• Flanderization: Not within the comic itself, but Matt Feazel's parodic back-up stories, Zot in Dimension 10 1/2, features it in spades, with most of the characters becoming extreme caricatures of their normal selves.
  • Genre Shift: the first 11 issues are fun, superhero-y stuff. The next 16 issues mixes the superhero stuff with nice deconstruction and some interesting stories in Jenny's (our) world. The last 8 stories take place entirely in our world and are all narrated by different characters. They don't feature any superheroics (besides Zot himself), focusing instead on smaller, individual stories about the characters themselves.
  • Harmless Villain: Ignatius Rumboult Bellows, a steampunk-powered supervillain.
  • I Want My Jetpack: Zot's world is currently in "the far-flung future of 1965." Parodied, though, since the series was originally published in 1984.
  • Kid Hero: At the beginning of the series, Zot is only fourteen.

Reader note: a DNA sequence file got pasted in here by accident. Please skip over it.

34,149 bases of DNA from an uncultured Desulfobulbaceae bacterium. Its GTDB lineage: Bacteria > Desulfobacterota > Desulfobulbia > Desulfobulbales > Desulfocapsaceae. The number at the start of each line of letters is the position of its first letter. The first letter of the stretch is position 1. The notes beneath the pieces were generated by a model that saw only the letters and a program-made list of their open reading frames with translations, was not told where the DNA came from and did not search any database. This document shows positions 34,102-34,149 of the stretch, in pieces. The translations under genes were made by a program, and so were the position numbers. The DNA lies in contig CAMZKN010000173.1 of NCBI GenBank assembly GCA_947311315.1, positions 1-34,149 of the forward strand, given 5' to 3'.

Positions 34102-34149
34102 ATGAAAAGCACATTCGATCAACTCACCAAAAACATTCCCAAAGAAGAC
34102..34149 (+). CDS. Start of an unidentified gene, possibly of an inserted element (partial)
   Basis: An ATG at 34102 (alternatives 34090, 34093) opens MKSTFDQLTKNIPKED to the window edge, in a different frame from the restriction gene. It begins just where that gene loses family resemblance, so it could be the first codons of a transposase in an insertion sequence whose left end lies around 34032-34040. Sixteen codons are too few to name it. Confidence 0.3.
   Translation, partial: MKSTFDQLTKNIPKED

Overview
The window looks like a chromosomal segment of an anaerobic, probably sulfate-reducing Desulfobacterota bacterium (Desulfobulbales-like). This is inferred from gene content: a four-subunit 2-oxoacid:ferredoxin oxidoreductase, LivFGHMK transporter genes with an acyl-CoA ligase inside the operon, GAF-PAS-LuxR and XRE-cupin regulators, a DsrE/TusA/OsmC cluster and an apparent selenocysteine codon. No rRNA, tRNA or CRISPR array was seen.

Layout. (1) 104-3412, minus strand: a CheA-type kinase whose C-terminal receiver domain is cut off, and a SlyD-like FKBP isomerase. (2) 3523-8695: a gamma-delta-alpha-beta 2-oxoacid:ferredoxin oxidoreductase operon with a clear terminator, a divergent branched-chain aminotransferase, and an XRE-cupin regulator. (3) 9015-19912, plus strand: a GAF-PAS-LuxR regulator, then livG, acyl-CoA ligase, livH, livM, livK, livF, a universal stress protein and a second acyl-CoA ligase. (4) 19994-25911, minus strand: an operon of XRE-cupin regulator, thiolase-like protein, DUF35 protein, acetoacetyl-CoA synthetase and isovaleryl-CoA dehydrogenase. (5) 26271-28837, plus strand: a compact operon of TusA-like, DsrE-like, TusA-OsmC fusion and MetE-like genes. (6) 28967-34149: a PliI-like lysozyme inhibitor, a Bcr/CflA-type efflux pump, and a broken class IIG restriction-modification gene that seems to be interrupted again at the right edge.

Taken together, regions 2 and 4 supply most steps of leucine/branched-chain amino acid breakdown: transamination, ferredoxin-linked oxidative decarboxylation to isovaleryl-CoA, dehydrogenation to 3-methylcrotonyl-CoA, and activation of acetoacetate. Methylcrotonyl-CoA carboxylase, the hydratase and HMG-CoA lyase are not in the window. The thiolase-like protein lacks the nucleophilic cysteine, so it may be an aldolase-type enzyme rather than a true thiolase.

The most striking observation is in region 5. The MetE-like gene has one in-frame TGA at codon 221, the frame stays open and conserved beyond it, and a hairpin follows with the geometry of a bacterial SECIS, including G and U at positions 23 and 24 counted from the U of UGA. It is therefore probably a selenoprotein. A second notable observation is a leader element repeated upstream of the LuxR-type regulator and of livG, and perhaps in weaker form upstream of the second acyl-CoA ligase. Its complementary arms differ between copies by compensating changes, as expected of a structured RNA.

• Kissing Discretion Shot: The end of Zot! Online.
  • Knight of Cerebus: 9-Jack-9, who is nasty enough to inflict Cerebus Syndrome on Zot's world. As per Word of God, his appearance was what led to the Earth Stories, since the other world was no longer innocent enough to serve as a proper contrast to Jenny's.
  • Large Ham: Bellows. Zot tells him that he makes a great villain because of all his hammy dialogue and flair for dramatic confrontations.
  • Lotus-Eater Machine: Zybox uses one, which leads to a disturbing story in which Jenny is in a reality where her memories with Zot are hallucinations based on a cartoon.